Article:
After the dress has been dry cleaned – on a more delicate cycle and often in a special fine net bag to stop any damage to beading or any other embellishments – the dress should be stored properly. The best storage for wedding dresses can be recommended by your dry cleaner, who will often provide this service too. “The dress is folded with acid-free tissue paper in between layers to prevent discolouration and ageing. This is the preferred storage method as it eliminates the risk of stressing the shoulders and seams that comes with leaving a gown hanging,” concludes Frank.
Not many brides are a perfect sample size 10 so it’s more likely than not that you’ll want to make some changes in length and fit to ensure that the dress is as comfortable as possible and looks as fabulous as it should. Don’t forget that alterations can take time and you may need to go back to the store more than once. Fiona Stewart explains how fittings usually work: “The first fitting comprises any bodice work. The second will be to pin and decide the hem length, and the third will ensure that everything is perfect.” This can vary between retailers depending on how intricate the work is, and for a bespoke gown you can expect the process to take a little longer. From first ordering your gown to final fitting takes on average from four to six months, with the first fittings taking place two or three months before the wedding date.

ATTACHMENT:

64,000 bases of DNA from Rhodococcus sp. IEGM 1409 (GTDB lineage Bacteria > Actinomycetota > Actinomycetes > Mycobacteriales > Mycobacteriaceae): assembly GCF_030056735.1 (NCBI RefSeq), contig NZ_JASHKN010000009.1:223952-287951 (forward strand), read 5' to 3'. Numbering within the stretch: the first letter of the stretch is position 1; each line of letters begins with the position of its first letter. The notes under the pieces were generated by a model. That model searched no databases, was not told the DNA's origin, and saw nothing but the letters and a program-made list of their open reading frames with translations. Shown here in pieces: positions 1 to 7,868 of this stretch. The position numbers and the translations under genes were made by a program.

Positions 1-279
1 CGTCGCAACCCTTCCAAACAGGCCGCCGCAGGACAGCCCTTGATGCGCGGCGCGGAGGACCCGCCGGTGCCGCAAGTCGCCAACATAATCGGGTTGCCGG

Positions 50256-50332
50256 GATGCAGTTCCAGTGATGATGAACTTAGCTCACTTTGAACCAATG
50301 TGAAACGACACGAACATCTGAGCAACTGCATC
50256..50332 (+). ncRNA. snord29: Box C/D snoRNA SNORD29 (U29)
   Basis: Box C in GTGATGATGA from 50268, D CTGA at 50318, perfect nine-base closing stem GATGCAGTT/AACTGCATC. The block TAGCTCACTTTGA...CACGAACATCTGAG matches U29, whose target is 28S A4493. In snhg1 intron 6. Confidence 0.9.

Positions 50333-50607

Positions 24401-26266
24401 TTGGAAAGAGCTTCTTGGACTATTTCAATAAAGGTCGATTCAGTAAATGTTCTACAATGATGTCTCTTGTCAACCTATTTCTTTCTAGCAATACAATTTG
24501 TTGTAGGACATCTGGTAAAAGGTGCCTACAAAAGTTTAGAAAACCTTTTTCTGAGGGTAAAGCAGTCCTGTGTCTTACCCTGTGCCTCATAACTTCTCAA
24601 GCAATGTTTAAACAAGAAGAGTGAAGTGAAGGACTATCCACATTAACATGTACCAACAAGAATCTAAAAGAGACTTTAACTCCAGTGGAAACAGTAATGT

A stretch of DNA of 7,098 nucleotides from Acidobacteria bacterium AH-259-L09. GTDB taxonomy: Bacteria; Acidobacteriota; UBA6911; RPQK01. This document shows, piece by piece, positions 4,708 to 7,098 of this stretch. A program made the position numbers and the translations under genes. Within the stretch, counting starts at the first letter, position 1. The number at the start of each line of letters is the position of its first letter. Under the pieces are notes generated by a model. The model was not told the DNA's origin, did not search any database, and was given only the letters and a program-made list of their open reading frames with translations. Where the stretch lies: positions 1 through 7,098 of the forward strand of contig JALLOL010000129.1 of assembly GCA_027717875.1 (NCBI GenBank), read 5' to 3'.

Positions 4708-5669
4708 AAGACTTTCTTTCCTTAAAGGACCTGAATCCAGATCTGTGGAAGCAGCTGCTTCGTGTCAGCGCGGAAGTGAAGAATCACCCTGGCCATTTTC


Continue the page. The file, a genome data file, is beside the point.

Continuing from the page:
Your wedding dress is very special – “the most important item of clothing you will ever buy!” says Fiona Stewart – but don’t forget to enjoy yourself too. Karen Kelly says, “My best advice to brides is to buy a dress that suits their personality and style. It is important to still be you on your wedding day – after all that is who the groom fell in love with.” Anna Cirignaco agrees, “Above all remember this should be a wonderful experience to be shared with the people who care, so enjoy this special time and treasure the memories forever.”
Top: Dakar gown by La Sposa, around £1300, stockists include Anne and Bobbie’s at The Marriage Room, Olivia Cameron Bridal, Pan Pan Bridal and The
Wedding Planner Above: Susurro gown by Alma Novia, POA, stockists include Apple Blossom Time
1 Style 2251 by Benjamin Roberts, around £1275, stockists include Anne Priscilla Bridal, Border Brides, Kinnies Bridal Classics and Scottish Bridal Studios 2 Milly by Stephanie Allin, £2575, stockists include Anne riscilla Bridal and Charlotte Grace 3 Daria by Ronald Joyce, POA, stockists include Anne and Bobbie’s at The Marriage Room, Bijoux Bridal Boutique, Olivia Cameron Bridal, Sarah Louise Bridal, Brides by Lady G and The Wedding Planner
1 Heidi by Sassi Holford, from £2270, stockists include Anne Priscilla Bridal and Charlotte Grace
2 Piero by Aire Barcelona, POA, stockists include Apple Blossom Time 3 Ceres by Jenny Packham, around £7500, stockists include Anne Priscilla Bridal and Pan Pan Bridal 4 Paris by Alan Hannah, around £3900, stockists include Charlotte Grace 5 Style 1227 by Angelina Faccenda, POA, stockists include Mes Souliers